On Friday, April 07, 2000 10:50 AM Al Villalobos firstname.lastname@example.org wrote:
> OK! well thats quite a big subject. I'll give an overview and then we can
> discuss various other issues in future posts. Believe it or not, in one
> my previous lives I was a Certified Personal Trainer for three years
> (through ACE and NASM).
> 5'10"/1.77m, 165 lbs/75 Kg, 8% bodyfat
> 20-30min cardio training 5days/week
> 30-45 min weight training 5days/week
> Full vitamin supplementation:
> Great Earth brand:Multi-vitamin,mineral, anti-oxidant, C (3000mg)
> The only ones I take alot of (relative to me) is C, about 3-4g, and E,
> Right now I'm investigating replacing some C with OPC (the effective
> in grape seed extract)
> 50mg DHEA - My DHEA level was low. This is a whole thread unto itself, I'm
> sure. I had to go to a special "Longevity Clinic" to find a doctor who
> could comprehend the fact that I was not obviously sick, yet wanted
> testing/care. At 35 (just a few months ago) I had a whole battery of
> tests that a "normal" GP doctor wouldnt think to give someone my age.
> very surprising results came out of those tests! (more on this in the
Do you get blood and urine tests on a frequent basis?
I suggest everyone on this list get them done at least yearly. One
possibility, if you are very young, is to compare prices for insurance
policies, then find a really low cost one that does blood and urine testing
and will share results. This means you pay a lot less than the actual cost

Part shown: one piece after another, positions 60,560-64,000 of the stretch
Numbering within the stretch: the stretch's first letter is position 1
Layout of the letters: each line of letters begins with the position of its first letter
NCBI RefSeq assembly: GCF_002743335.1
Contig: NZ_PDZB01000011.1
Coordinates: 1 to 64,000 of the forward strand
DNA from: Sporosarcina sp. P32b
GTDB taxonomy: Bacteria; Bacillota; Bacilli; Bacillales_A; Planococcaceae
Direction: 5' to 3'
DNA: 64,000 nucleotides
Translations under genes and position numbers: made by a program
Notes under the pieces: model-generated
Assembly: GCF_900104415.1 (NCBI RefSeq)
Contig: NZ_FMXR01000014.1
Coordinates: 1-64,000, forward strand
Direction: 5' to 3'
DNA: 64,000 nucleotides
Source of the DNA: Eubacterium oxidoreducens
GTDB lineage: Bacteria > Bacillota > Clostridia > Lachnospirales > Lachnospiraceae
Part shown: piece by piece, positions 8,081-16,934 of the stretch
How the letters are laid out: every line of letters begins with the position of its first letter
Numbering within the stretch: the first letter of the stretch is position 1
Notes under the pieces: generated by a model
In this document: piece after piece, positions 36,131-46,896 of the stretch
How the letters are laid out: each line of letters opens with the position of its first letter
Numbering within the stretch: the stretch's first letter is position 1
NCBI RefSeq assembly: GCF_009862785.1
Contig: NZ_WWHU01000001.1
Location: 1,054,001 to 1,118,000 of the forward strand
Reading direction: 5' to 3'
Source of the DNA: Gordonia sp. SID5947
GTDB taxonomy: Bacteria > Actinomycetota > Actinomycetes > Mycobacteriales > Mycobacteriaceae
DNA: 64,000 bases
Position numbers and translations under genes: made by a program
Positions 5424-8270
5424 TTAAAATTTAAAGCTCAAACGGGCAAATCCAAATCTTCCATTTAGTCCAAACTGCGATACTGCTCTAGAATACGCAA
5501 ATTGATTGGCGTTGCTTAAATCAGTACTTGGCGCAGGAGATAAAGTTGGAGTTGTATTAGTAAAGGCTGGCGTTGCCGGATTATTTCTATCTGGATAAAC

of those tests -- unless you can find another means of funding -- and can
always drop the policy after. Repeat the process next year.:)
> Diet: I've always been big on nutrient density and avoiding empty calories
> even before I knew anything about them, just seemed logical to me, I
> The work of Walford, and then of Parr, served to really convince me of a
> couple of basic things. 1. Eat less food than you think you need. 2.
> as much as possible, added sugar of any kind in any food. 3. Eat at the
> low end of the glycemic index whenever possible.
> So what do I eat then?
> Chicken, turkey, fish, egg whites, cottage cheese
> LOTS of vegetables
> 1 glass red wine/day
I try to stay away from all animal products.:)
> Things I rarely/never/only eat in very small quantities:
> Bread, pasta, rice, potatos (high on the glycemic index, keeps insulin
> levels too high)
One can substitute things like raw or cut oats, rye, and quinoa for low
glycemic fillers in the place of the usual high glycemic ones.
> So, am I missing anything here people? I believe this to be a reasonable,
> practical, and above all sustainable plan for living long enough to
> from the coming revolution in genetic therapy.
Sounds like a plan to me. I wish you the best with it.
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